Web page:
Is it the moment when a particularly bearish forecast proves a contrarian indicator? US exporters will hope so.
Strategists at Deutsche Bank expect the euro to fall to the $0.90 mark against the dollar by the end of 2016 and keep falling over the next 12 months to end 2017 at $0.85.
The German bank isn’t alone in predicting a weak euro – it was the consensus in foreign exchange markets at the start of 2014.
Its thesis, though, leans not just on the interest rate differentials between the US and Europe as monetary policies diverge, but on the glut of saving savings in the eurozone. They argue:
The Eurozone’s current account surplus is a symptom of a large pool of excess savings looking for investable assets abroad
Negative rates and quantitative easing from the ECB have engineered an acute problem of asset shortage in Europe, in turn initiating a process of large-scale capital flight. Over the last few months, more than €300bn worth of capital has left Europe.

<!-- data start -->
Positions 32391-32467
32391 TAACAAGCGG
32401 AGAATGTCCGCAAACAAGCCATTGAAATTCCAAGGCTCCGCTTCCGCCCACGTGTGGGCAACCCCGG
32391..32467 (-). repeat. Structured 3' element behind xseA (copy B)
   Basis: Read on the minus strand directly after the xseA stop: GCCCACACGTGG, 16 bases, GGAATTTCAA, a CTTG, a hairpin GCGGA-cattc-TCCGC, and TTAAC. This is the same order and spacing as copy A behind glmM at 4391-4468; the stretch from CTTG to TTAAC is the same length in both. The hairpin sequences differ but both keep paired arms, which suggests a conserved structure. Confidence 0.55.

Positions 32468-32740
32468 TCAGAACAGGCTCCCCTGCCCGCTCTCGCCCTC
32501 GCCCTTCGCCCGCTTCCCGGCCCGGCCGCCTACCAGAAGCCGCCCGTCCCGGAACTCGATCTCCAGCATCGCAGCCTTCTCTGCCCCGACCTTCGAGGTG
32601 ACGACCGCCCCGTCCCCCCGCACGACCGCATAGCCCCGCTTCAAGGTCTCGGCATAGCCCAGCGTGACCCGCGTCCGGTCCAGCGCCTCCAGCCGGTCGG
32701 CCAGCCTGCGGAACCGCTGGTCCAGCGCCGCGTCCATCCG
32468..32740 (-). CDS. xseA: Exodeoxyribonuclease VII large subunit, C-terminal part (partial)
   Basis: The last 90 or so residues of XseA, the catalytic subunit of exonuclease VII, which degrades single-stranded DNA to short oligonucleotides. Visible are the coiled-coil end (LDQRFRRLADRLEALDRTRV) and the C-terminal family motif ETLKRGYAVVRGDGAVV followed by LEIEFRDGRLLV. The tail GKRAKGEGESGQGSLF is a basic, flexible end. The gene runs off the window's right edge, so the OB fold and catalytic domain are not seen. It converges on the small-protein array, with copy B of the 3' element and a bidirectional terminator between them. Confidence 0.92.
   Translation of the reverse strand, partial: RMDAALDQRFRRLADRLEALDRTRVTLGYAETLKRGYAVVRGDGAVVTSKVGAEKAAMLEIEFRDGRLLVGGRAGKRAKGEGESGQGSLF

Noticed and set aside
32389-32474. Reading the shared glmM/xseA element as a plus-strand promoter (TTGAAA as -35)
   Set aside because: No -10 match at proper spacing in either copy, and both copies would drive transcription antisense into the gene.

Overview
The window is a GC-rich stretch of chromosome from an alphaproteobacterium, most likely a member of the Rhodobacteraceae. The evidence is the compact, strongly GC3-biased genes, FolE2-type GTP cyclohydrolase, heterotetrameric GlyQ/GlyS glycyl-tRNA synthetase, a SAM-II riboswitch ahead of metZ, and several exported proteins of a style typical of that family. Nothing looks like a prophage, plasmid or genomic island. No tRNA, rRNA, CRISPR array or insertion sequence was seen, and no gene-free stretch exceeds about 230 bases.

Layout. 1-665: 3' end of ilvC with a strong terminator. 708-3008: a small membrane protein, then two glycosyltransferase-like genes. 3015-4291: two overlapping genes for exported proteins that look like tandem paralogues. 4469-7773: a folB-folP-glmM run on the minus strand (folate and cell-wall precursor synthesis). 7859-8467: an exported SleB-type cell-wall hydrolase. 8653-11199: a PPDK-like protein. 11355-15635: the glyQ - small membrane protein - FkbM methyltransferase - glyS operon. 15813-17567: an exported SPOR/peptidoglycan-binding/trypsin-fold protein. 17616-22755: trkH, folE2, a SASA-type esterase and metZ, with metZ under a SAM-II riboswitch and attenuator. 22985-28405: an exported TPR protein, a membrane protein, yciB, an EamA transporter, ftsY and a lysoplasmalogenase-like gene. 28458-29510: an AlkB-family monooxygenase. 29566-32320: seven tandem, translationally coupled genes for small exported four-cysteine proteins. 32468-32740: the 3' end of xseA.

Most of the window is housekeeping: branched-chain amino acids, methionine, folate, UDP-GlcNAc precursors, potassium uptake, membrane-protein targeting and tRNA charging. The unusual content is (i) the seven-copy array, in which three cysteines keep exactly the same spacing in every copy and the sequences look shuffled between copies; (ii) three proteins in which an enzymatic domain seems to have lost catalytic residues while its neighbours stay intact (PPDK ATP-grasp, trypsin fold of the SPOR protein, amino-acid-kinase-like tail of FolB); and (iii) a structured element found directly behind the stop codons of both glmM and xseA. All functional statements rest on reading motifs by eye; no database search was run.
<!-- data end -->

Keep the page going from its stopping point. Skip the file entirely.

The prediction from Germany’s biggest bank comes as the euro moves to within less than seven cents of parity against the dollar – a level it’s not reached since 2002.
According to a poll of 93 strategists, Deutsche is now the most bearish on the euro along with ING, which also expects the single currency to end 2016 at $0.90.